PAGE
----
“We tell people who are concerned that there is no evidence that nonstick cookware is a hazard,” said Susanna Linse, spokeswoman for the Seattle-based company.
But the upscale pot peddler wouldn’t be affected much by the controversy, because the chain sells mostly uncoated copper and stainless steel cookware, Linse said. “People may think they have to cook with nonstick, but they don’t realize how easy it is to clean quality cookware,” she said.
The chemical for decades has been considered essential in nonstick and stain-resistant products. In addition to cookware, it is used by the aerospace, transportation, textile and electronics industries for such products as wiring and fabrics.
Last year the EPA fined DuPont $16.5 million, alleging that the company hid data on the toxicity and health effects of PFOA for more than 20 years and contaminated the drinking water supply in the Ohio River Valley, next to a DuPont plant in West Virginia. It was the largest administrative fine in EPA history.
PFOA causes liver cancer, reduced birth weight, immune-system suppression and developmental problems in laboratory animals exposed to high doses. In humans, the effects of lower doses are unknown, but it is transferred to fetuses. An ongoing study by the Johns Hopkins Bloomberg School of Public Health in Baltimore found the compound in the umbilical cord blood of 298 of 300 newborns.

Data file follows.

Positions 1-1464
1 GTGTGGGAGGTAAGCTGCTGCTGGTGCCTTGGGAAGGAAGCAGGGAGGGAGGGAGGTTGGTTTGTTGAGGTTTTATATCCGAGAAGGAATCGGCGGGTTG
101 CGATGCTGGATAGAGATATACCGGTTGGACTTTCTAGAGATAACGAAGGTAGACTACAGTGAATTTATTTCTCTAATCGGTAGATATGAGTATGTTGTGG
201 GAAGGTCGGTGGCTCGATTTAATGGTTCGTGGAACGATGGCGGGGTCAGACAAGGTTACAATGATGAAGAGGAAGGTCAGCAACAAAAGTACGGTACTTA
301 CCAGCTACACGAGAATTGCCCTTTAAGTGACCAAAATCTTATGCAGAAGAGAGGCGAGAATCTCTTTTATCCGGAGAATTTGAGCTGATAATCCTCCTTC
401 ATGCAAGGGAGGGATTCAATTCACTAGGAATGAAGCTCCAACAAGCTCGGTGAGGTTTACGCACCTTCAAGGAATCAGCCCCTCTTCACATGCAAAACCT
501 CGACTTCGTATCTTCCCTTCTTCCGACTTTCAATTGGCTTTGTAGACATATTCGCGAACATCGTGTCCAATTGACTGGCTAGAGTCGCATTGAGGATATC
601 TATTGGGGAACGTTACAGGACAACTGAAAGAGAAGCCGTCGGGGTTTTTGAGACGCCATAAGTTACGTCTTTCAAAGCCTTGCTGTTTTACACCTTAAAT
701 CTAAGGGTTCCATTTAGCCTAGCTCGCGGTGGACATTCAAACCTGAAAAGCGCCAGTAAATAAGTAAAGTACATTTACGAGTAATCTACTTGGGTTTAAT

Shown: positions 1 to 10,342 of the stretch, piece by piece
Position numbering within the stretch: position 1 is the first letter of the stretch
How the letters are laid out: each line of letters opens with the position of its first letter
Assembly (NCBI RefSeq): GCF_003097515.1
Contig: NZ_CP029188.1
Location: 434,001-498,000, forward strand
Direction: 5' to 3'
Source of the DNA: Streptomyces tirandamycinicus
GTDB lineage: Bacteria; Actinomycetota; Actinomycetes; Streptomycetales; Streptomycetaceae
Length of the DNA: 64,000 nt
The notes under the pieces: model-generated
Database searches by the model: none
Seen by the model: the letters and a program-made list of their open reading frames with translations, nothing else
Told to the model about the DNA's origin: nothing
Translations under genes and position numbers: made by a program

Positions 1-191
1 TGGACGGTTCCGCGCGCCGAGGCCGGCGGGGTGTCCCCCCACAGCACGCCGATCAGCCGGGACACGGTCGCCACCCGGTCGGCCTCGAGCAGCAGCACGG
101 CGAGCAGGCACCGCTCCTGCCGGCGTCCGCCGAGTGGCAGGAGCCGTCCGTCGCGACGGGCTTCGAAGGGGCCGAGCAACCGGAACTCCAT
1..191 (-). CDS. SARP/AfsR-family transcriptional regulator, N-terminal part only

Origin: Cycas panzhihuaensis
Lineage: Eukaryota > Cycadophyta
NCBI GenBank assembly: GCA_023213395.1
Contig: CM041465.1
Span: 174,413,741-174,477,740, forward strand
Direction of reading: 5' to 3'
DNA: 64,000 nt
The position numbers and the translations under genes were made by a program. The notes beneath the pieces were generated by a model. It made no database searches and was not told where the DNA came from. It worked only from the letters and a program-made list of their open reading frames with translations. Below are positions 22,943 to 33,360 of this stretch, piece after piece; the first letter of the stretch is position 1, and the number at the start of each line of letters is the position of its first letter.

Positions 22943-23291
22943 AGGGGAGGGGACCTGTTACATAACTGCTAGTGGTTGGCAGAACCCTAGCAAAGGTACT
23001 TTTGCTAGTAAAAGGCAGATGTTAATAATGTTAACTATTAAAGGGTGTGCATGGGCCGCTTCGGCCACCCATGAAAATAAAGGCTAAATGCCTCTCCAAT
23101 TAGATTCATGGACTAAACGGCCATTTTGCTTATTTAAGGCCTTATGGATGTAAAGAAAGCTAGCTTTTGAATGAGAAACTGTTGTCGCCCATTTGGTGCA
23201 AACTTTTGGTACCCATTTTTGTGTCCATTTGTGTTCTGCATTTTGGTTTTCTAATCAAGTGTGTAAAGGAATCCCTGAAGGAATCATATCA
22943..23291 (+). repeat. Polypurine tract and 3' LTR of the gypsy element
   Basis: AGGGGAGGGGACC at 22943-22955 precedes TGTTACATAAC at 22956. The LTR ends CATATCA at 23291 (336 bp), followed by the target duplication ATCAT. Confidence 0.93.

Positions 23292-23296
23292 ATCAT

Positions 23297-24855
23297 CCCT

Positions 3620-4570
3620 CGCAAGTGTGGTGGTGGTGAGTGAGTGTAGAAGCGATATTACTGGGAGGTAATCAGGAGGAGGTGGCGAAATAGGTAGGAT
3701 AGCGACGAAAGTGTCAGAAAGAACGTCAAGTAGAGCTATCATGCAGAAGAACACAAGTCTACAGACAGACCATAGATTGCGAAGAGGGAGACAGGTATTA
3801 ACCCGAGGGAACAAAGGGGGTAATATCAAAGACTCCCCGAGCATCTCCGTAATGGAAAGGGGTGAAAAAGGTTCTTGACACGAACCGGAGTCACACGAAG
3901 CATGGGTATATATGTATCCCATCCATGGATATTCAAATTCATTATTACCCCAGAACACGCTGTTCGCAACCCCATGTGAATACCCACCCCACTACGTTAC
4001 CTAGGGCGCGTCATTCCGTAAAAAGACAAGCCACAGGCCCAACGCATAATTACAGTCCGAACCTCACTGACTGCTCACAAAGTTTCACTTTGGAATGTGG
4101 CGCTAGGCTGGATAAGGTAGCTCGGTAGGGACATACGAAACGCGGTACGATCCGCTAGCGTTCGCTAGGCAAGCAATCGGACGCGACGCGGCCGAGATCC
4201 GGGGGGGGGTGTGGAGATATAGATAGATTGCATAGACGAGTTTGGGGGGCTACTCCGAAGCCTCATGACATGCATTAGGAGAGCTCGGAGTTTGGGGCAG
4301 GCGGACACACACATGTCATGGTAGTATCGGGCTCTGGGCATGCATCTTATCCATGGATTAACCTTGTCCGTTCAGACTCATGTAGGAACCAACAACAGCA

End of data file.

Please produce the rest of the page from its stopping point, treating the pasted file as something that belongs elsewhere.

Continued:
Because there is little information about how the chemical affects humans, the EPA asked U.S. companies last month to voluntarily eliminate public exposure to the chemical. DuPont pledged to meet the deadlines.
But the voluntary phaseout will not end the sale of Teflon and other products like T-Fal’s cookware, though it is expected to curtail the release of the chemical into the atmosphere. Regulators have to act, said Joe Hotchkiss, chairman of Cornell University’s department of food science, because they don’t know whether the problems that result from a high level of PFOA exposure in animals will crop up in humans with much lower contamination.
“We just don’t know what it means. It could be nothing, or it could be a lot,” Hotchkiss said.
Professional chefs are just starting to learn of the environmental issues surrounding PFOA, said Sumi Chang, who owns the Europane bakery and cafe in Pasadena.
But the pastry and bread chef has a more basic reason for avoiding nonstick cookware.
“It makes a chocolate cake look shiny,” Chang said.